Join the fight!
The 2019 Race for Research Honoree
Hi there, I’m Elissa. If you met me today, you’d see a healthy 30-something year old, happily enjoying her life with her husband and cattle dog in Denver, Colorado. If I told you I was diagnosed with breast cancer at 31, just three years ago, you’d probably be surprised. You’d think, you’re too young or how did you catch it? Well, I’m sharing my story in hopes that it will inspire you to join the Race for Research, empower you to advocate for your health, and fight for a cure.
From my personal experience, breast cancer is a disease that isn’t even on our radar until we’re 40. Mammograms, breast health, and family history are all topics that rarely were discussed in my annual appointments. It was me who found the lump, me who was turned away at my first appointment, and me who pushed for further screening. I was eventually diagnosed (four months after my first appointment) with stage 1, triple positive breast cancer.
I feel lucky to live in a state that has some of the best doctors in the country, including my oncologist, Dr. Virginia Borges, who leads breast cancer research out of the University of Colorado, with a focus on women under 40. With her guiding knowledge, expertise, and innate ability to relate, I underwent 6 rounds of chemotherapy, 18 rounds of Herceptin, 15 rounds of radiation, and 3 surgeries. I continue my therapy with a daily dose of Tamoxifen, lots of yoga, and moonlighting as the founder of my own non-profit, Polite Tumor.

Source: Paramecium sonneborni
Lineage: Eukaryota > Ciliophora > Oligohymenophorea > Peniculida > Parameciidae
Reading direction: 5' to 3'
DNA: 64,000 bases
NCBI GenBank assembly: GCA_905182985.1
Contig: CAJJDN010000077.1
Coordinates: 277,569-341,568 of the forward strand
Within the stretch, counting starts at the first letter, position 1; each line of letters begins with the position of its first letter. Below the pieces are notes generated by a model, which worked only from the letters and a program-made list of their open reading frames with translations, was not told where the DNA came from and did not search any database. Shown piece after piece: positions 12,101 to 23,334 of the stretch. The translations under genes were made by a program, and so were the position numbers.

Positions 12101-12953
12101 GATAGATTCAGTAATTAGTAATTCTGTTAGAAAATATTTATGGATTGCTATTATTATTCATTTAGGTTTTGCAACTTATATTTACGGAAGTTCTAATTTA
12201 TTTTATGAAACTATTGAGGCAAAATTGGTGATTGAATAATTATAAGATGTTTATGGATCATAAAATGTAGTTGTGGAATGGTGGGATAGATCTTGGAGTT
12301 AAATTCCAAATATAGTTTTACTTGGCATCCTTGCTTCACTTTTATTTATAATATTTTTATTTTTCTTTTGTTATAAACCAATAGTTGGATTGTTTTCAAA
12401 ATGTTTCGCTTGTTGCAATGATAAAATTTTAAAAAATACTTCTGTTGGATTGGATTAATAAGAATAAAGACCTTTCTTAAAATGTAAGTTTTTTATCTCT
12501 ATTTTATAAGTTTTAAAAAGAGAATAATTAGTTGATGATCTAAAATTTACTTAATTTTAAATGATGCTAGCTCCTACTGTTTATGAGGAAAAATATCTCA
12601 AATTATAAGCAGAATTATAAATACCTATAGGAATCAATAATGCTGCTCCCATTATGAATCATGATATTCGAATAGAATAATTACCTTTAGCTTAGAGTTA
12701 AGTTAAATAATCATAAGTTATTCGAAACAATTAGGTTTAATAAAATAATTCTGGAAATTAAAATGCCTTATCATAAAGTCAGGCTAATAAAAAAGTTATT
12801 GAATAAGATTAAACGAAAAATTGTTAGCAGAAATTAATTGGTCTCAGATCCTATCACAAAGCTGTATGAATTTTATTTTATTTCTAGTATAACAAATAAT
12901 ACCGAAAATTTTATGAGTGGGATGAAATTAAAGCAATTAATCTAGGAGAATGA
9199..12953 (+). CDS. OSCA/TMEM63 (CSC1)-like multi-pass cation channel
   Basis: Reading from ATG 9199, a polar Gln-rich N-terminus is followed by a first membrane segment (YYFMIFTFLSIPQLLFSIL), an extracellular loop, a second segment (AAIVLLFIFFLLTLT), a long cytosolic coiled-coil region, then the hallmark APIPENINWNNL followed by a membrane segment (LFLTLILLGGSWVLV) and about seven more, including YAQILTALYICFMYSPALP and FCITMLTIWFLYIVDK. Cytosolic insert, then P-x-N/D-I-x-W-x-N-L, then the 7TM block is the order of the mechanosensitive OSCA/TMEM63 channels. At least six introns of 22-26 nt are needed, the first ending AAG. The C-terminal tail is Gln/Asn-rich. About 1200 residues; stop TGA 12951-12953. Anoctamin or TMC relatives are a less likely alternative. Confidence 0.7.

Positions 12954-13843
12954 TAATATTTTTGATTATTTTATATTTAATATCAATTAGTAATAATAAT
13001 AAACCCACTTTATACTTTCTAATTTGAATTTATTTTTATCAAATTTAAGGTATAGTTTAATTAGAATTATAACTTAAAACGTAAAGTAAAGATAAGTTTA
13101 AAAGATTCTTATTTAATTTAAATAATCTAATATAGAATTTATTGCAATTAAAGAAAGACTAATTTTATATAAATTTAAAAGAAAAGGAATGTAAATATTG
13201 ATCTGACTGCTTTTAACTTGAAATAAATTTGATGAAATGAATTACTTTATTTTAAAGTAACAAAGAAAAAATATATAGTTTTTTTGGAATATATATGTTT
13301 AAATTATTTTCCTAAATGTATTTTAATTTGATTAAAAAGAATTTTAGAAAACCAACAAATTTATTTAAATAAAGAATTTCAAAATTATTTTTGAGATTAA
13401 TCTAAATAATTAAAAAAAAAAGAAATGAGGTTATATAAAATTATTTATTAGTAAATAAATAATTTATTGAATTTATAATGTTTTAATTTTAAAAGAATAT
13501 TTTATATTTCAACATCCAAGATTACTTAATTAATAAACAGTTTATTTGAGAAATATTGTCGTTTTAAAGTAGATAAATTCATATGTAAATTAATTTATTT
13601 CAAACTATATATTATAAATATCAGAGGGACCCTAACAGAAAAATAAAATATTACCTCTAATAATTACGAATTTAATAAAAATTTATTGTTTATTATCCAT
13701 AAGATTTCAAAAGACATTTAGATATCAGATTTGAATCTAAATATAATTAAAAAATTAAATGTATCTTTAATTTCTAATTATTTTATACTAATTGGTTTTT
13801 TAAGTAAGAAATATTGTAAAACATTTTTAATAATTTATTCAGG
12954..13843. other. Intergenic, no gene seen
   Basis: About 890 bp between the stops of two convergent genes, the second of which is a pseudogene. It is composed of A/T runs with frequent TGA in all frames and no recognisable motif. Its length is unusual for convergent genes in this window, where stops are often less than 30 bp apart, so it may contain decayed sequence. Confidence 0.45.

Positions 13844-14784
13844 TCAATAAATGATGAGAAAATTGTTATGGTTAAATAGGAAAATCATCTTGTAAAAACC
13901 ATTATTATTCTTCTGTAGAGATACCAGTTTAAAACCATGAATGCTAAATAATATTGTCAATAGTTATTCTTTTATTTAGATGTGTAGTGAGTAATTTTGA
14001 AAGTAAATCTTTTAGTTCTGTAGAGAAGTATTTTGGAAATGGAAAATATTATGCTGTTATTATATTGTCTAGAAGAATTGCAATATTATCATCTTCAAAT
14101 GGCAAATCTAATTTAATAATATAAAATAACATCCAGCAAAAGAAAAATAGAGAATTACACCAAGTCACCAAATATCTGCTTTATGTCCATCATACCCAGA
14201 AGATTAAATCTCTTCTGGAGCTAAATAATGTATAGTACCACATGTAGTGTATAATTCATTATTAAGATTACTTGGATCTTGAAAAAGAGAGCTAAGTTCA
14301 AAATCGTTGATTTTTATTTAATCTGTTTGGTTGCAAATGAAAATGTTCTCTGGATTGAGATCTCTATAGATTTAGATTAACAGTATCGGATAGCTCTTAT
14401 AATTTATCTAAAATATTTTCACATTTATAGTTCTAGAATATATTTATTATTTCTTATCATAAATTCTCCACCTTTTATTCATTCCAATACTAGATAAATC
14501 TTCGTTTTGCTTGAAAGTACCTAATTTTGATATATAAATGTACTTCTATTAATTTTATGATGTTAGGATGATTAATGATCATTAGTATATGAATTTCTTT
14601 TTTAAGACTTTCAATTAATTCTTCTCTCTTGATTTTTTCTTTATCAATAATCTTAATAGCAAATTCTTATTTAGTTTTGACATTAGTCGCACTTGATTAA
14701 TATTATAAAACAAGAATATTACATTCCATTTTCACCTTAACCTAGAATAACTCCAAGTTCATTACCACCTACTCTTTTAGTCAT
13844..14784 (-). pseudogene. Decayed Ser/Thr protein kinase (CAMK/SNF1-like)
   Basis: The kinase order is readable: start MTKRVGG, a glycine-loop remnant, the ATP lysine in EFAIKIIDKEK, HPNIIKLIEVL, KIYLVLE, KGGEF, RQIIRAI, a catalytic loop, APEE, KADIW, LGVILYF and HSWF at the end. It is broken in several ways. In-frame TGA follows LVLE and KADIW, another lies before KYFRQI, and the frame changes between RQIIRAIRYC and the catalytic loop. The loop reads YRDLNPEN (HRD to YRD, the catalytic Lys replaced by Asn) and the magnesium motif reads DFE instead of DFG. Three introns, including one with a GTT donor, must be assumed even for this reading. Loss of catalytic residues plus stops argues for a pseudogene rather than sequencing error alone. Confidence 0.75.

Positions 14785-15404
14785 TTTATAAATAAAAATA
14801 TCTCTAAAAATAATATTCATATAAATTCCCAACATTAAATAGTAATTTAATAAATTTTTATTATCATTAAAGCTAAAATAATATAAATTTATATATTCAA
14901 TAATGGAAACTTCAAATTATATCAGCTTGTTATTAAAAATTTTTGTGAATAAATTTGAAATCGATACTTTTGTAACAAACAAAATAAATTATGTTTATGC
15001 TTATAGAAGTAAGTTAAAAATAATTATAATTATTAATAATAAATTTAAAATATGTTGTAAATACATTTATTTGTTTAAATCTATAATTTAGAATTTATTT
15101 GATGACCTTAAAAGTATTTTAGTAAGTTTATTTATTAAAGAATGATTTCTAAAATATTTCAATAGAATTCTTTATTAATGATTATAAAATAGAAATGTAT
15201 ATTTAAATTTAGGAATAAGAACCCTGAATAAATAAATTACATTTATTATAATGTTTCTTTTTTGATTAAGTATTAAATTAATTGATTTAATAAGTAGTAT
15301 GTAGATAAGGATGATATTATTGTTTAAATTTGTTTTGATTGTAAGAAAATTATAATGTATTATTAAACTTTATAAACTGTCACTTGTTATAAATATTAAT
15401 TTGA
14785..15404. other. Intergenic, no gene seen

Polite Tumor provides financial support to women under 40 who have been diagnosed with breast cancer so that they can focus on what matters most – healing. We partner directly with providers at UCH and other cancer facilities along the front range in hopes of eventually serving every young woman impacted by breast cancer in the state of Colorado. I’m passionate about giving back to the community that gave so much to me. The ability to support patients at the same facility where I was treated has been a truly transformative experience.
Breast cancer in young adults is different – it’s more aggressive, it impacts our ability to have a family, be intimate, and think about our future in the way most young people have the freedom to do. We move forward with the hope that one day we won’t live in fear, one day, there will be a cure. I’m grateful to be this year’s Race for Research Honoree, and for the incredible opportunity to raise awareness around the power of research.
Please join me on Sunday, August 18 at the Race for Research in Washington Park, Denver so that together we can raise money for the Cancer League of Colorado, an organization that is dedicated to supporting and furthering cancer research performed in Colorado.
Elissa Brown, right, with her oncologist Dr. Virginia Borges of the University of Colorado Health Science Center.